Duck Borscht with Fermented Tomato Sauce

  • Serves

    serves 8-10

  • Cook

    1 hour


By Olia Hercules

Published on December 10, 2015

Though borscht is typically thought of as a beet soup, Olia Hercules' take includes whole duck in a fragrant broth with red pepper, beet greens, and cabbage. A fizzy, fermented tomato sauce, which Hercules uses as a substitute for fresh tomatoes in winter, gets stirred in at the end, brightening and lightening up the meat-rich stew. Use the fizzy tomatoes during the winter almost anywhere you'd use fresh: stirred into soups, in salsa, or as a condiment for roasted meats.


For the Fermented Tomato Sauce

  • 3 vine-ripe tomatoes, halved
  • 2 12 tbsp. kosher salt
  • 8 oz. cherry or grape tomatoes

For the Borscht

  • 3 medium carrots
  • 2 small yellow onions
  • 1 (4-lb.) whole duck, trimmed of excess fat and cut into 8 pieces
  • 1 tsp. whole allspice, crushed
  • 1 bay leaf
  • Kosher salt and freshly ground black pepper
  • 1 red bell pepper, stemmed, seeded, and cut into 1/4-inch dice
  • 2 cups roughly chopped beet leaves or swiss chard
  • 1 small beet, peeled and cut into 1/4-inch dice
  • 12 small white cabbage, cored and thinly shredded
  • 1 cup roughly chopped dill


Step 1

Make the fermented tomato sauce: Using a box grater, grate the vine-ripe tomatoes into a medium bowl, discarding the skins, and stir in the cherry tomatoes and salt. Cover the tomatoes with a square of cheesecloth and weight with a plate small enough to fit over the tomatoes but not touch the sides of the bowl. Place a heavy can or weight on the plate and let the tomatoes stand at room temperature. After 24 hours, remove the weights and rinse and wring out the cheesecloth. Replace the cheesecloth and weights over the tomatoes and repeat once a day for 4 more days. After the fifth day, remove the weights and discard the cheesecloth. Mash the cherry tomatoes into the sauce with a potato masher and scrape the tomatoes into a bottle or jar. Seal the jar and refrigerate the tomatoes until ready to use, or up to 2 weeks.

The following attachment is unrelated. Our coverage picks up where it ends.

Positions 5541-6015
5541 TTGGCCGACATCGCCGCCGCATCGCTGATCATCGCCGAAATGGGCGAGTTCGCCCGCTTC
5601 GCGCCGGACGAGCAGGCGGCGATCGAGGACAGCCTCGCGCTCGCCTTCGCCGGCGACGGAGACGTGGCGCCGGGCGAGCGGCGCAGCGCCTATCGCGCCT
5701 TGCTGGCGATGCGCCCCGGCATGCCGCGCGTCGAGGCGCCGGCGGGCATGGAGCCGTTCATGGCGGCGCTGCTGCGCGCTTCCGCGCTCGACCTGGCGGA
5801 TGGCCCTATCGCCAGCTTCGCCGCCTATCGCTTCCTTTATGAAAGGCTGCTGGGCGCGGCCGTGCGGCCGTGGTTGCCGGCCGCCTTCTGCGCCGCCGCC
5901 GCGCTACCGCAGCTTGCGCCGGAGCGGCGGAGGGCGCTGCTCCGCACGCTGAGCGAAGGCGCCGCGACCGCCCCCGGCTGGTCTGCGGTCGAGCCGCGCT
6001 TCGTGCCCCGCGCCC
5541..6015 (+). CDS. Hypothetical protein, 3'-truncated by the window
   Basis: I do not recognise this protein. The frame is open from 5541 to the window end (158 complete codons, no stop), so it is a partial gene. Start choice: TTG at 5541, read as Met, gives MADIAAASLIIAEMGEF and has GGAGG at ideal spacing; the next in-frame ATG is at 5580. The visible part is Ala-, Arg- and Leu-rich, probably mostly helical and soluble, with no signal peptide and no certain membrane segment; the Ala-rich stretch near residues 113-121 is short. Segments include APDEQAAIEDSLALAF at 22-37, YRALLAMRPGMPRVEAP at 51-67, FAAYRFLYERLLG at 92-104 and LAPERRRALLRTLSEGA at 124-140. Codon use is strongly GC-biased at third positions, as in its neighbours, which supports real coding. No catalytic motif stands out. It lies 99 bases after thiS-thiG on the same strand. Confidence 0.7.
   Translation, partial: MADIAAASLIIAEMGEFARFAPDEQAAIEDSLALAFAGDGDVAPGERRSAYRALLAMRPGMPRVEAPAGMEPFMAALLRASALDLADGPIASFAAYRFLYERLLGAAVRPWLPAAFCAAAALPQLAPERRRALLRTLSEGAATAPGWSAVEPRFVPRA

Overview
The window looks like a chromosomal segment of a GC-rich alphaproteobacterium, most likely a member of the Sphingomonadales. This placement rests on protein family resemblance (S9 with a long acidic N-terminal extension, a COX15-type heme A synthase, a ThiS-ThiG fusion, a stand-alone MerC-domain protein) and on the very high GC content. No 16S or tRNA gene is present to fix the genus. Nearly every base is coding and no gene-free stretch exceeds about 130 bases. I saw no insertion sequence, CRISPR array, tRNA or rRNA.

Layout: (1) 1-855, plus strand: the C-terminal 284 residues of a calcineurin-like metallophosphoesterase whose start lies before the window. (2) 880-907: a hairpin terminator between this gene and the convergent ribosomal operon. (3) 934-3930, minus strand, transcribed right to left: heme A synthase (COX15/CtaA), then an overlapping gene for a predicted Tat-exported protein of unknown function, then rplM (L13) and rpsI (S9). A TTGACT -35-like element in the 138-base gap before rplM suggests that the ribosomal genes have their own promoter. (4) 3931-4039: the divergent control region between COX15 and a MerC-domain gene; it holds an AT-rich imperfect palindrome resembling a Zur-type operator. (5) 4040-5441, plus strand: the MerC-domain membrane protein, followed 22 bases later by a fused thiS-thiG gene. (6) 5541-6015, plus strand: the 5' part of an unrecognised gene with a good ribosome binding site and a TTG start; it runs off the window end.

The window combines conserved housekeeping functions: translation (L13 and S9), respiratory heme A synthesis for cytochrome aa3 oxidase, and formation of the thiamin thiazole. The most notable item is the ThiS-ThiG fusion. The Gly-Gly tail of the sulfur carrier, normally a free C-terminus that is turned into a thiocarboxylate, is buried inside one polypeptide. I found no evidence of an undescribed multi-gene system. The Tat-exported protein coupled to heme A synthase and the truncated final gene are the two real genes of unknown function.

Step 2

For the borscht: Roughly chop 2 carrots, halve 1 onion, and place both in a large saucepan along with the duck pieces, allspice, bay leaf, and 10 cups water. Season with salt and pepper, and bring to a boil. Reduce the heat to maintain a steady simmer and cook, skimming the foam from the surface occasionally, until the duck meat is falling off the bone, about 2 hours. Remove the pan from the heat, transfer the duck meat and bones to a bowl, and pour the stock through a fine strainer into a large bowl, discarding the solids. Let the stock and meat cool completely and then refrigerate both separately until chilled, at least 4 hours or overnight.

Step 3

Remove the congealed duck fat from the surface of the chilled stock, place the fat in a large saucepan, and heat over medium. Cut the remaining carrot and onion into 1⁄4-inch dice, add to the pan, and cook, stirring, until soft and lightly caramelized, about 10 minutes. Add the bell pepper and cook, stirring, until soft, 5 minutes more. Pour the chilled stock into the pan along with the beet leaves, beet, and cabbage, and bring to a boil. Reduce the heat to maintain a steady simmer and cook, stirring, until the beet is just tender, about 10 minutes.

Step 4

Shred the duck meat from the bones, stir into the soup along with the dill, and cook until warmed through, about 3 minutes more. Remove the soup from the heat and ladle into individual serving bowls. Serve the fermented tomato sauce on the side to stir into individual bowls of the borscht.

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